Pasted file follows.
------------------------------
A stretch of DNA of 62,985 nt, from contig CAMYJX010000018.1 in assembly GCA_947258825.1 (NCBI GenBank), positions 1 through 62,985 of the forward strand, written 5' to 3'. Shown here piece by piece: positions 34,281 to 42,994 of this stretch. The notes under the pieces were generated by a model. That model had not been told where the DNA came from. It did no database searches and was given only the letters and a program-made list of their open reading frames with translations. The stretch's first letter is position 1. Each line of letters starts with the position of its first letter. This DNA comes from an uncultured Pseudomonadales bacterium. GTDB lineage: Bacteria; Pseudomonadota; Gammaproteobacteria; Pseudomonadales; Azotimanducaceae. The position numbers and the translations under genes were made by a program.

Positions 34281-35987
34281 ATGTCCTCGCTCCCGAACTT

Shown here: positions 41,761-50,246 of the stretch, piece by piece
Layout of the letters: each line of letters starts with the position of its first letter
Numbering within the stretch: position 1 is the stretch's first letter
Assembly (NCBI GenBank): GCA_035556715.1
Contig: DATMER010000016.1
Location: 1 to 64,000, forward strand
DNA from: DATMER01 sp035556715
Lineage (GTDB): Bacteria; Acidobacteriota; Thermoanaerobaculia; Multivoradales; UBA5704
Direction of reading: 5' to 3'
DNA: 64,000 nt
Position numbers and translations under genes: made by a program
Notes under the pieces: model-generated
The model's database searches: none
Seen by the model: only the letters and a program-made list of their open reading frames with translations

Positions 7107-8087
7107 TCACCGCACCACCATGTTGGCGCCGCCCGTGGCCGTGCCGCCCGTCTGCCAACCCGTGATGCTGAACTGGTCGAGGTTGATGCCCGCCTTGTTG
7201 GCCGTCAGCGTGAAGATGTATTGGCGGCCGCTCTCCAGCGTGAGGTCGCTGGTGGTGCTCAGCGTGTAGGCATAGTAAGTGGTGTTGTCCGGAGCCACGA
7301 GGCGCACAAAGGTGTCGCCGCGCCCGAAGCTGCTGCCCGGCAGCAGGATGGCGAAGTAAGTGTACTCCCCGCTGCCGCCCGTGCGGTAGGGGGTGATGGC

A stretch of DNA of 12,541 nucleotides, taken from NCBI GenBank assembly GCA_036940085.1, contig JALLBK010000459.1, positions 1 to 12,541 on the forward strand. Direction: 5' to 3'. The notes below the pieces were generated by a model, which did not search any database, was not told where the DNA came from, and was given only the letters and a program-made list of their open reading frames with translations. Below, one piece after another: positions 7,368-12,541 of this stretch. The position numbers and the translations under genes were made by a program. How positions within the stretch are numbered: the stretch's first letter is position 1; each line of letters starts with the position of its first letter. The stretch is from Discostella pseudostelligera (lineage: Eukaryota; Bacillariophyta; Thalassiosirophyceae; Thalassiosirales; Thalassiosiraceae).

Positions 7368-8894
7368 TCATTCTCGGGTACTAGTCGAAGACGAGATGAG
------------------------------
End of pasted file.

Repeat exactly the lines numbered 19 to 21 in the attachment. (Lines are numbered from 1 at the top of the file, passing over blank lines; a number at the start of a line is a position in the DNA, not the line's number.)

7107 TCACCGCACCACCATGTTGGCGCCGCCCGTGGCCGTGCCGCCCGTCTGCCAACCCGTGATGCTGAACTGGTCGAGGTTGATGCCCGCCTTGTTG
7201 GCCGTCAGCGTGAAGATGTATTGGCGGCCGCTCTCCAGCGTGAGGTCGCTGGTGGTGCTCAGCGTGTAGGCATAGTAAGTGGTGTTGTCCGGAGCCACGA
7301 GGCGCACAAAGGTGTCGCCGCGCCCGAAGCTGCTGCCCGGCAGCAGGATGGCGAAGTAAGTGTACTCCCCGCTGCCGCCCGTGCGGTAGGGGGTGATGGC